Oh, God. As if a plug had been pulled, the jumbled excuses and realizations came pouring out. “My boyfriend broke up with me, and he’s in the class, and I can’t stand to see him, let alone sit next to him… Oh my God, I missed the midterm. I’m going to fail. I’ve never failed a class in my life.” As if that speech wasn’t mortifying enough, my eyes watered and spilled over. I bit my lip to keep from sobbing outright, staring at his desk, unable to meet the repulsed expression I imagined him wearing.
I heard his sigh in the same moment a tissue appeared in my line of vision. “It’s your lucky day, Ms. Wallace.”
I took the tissue and pressed it to my wet cheeks, eyeing him cautiously.
“As it happens, I have a daughter just a bit younger than you. She recently endured a nasty little breakup. My whip-smart, straight-A student turned into an emotional wreck who did nothing but cry, sleep, and cry some more—for about two weeks. And then she came to her senses and decided that no boy was going to ruin her scholastic record. For the sake of my daughter, I’ll give you one chance. One. If you blow it, you will receive the grade you’ve earned at the end of the semester. Do we understand each other?”
I nodded, more tears spilling.
“Good.” My professor shifted uncomfortably and handed me another tissue. “Oh, for Pete’s sake—as I told my daughter, there’s not a boy on the planet worth this amount of angst. I know; I used to be one.” He scribbled on a slip of paper and handed it to me. “Here’s the email address of my class tutor, Landon Maxfield. If you aren’t familiar with his supplemental instruction sessions, I suggest you get familiar with them. You’ll no doubt need some one-on-one tutoring as well. He was an excellent student in my class two years ago, and he’s been tutoring for me since then. I’ll give him the details of the project I expect you to do to replace the midterm grade.”
Another sob escaped me when I thanked him, and I thought he might explode from discomfort. “Well, well, yes, of course, you’re welcome.” He pulled out the seating chart. “Show me where you’ll be sitting from now on, so you can earn those quarter-points for attendance.” I pointed to my new seat, and he wrote my name in the square.
I had my shot. All I had to do was get in touch with this Landon person and turn in a project. How hard could it be?
The Starbucks line in the student union was ridiculously long, but it was raining and I wasn’t in the mood to get soaked crossing the street to the indie coffee shop just off-campus to get my fix before my afternoon class. In unrelated reasoning, that was also where Kennedy was most likely to be; we went there almost daily after lunch. On principle, he tended to shun “corporate monstrosities” like Starbucks, even if the coffee was better.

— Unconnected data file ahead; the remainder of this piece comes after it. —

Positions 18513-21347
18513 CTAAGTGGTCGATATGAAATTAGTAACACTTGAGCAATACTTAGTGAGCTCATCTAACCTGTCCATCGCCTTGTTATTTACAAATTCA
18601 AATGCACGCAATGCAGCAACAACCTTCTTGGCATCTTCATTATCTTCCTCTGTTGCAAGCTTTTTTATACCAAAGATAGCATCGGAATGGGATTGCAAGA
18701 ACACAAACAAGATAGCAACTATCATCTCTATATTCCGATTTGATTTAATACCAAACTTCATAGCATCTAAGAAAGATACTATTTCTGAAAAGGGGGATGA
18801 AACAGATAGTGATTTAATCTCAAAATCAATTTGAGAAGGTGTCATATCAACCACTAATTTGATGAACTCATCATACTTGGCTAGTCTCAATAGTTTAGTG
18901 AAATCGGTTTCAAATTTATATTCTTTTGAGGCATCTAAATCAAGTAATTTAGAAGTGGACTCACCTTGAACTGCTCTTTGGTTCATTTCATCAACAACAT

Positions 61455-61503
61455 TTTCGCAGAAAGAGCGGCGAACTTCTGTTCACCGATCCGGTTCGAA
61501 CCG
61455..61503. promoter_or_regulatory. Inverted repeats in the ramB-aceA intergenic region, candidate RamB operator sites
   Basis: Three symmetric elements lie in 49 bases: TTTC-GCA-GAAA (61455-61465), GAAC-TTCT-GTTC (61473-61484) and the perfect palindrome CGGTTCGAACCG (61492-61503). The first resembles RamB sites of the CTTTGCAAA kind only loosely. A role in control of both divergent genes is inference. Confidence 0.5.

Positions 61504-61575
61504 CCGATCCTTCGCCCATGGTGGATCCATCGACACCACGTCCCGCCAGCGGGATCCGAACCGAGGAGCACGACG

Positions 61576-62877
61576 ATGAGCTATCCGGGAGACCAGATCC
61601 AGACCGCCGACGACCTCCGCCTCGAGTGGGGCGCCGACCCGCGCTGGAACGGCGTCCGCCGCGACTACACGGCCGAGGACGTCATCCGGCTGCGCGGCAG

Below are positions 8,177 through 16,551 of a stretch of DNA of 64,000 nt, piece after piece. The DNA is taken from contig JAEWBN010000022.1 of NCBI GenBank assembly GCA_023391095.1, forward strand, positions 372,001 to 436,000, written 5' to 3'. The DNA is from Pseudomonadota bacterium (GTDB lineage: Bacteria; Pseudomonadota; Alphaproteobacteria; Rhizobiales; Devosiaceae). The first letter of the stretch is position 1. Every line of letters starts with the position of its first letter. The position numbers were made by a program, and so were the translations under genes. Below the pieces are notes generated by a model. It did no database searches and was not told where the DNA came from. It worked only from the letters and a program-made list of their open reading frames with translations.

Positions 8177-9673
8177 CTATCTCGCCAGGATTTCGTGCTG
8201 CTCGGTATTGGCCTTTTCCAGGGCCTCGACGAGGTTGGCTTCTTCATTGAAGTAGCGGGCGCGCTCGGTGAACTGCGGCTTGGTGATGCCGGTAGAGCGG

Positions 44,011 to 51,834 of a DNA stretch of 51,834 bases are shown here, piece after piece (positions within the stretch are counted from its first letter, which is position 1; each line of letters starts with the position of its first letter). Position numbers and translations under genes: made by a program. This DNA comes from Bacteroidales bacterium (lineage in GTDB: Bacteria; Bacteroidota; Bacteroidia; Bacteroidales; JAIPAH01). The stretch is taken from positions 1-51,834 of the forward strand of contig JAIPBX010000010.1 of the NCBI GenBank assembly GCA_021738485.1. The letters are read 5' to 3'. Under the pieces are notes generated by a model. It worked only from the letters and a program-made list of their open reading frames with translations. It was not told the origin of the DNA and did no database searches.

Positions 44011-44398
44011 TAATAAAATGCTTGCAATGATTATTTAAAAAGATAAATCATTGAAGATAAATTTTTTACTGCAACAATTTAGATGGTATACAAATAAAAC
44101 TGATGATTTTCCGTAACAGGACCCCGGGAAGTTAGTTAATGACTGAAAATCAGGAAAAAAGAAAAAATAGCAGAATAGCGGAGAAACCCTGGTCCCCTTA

“There’s no way I’m making it across campus on time if I wait in this line.” Erin growled her annoyance, leaning to check out how many people were ahead of us. “Nine people. Nine! And five waiting for drinks! Who the hell are all of these people?” The guy in front of us glanced over his shoulder with a scowl. She scowled back at him and I pressed my lips together to keep from laughing.
“Caffeine addicts like us?” I suggested.
“Ugh,” she huffed and then grabbed my arm. “I almost forgot—did you hear what happened to Buck Saturday night?”
My stomach dropped. The night I just wanted to forget wouldn’t leave me alone. I shook my head.
“He got jumped in the parking lot behind the house. A couple of guys wanted his wallet. Probably homeless people, he said—that’s what we get with a campus right in the middle of a big city. They didn’t get anything, the bastards, but damn, Buck’s face is busted up.” She leaned closer. “He actually looks a little hotter like that. Rowr, if you know what I mean.”
I felt ill, standing there mute and feigning interest instead of refuting Buck’s explanation of the events leading to his pummeled face.
“Well, crap. I’m gonna have to chug a Rockstar to keep from zoning out during poly-sci. I can’t be late—we’ve got a quiz. I’ll see you after work.” She gave me a quick hug and scurried off.
I scooted forward with the line, my mind going over Saturday night for the thousandth time. I couldn’t shake how vulnerable I felt, still. I’d never been blind to the fact that guys are stronger. Kennedy had scooped me into his arms more times than I could count, one time tossing me over his shoulder and running up a flight of stairs as I clung to his back, upside down and laughing. He’d easily opened jars I couldn’t open, moved furniture I could hardly budge. His superior strength had been evident when he’d braced himself above me, biceps hard under my hands.
Two weeks ago, he'd torn out my heart, and I’d never felt so hurt, so empty.
But he’d never used his physical strength against me.
No, that was all Buck. Buck, a campus hottie who didn’t have a problem getting girls. A guy who’d never given any indication that he could or would hurt me, or that he was aware of me at all, except as Kennedy’s girlfriend. I could blame the alcohol… but no. Alcohol removes inhibitions. It doesn’t trigger criminal violence where there was none before.
I shook off my reverie and looked across the counter, prepared to give my usual order, and there stood the guy from Saturday night. The guy I’d avoided sitting next to this morning in economics. My mouth hung open but nothing came out. And just like this morning, Saturday night came flooding back. My face heated, remembering the position I’d been in, what he must have witnessed before he’d intervened, how foolish he must consider me.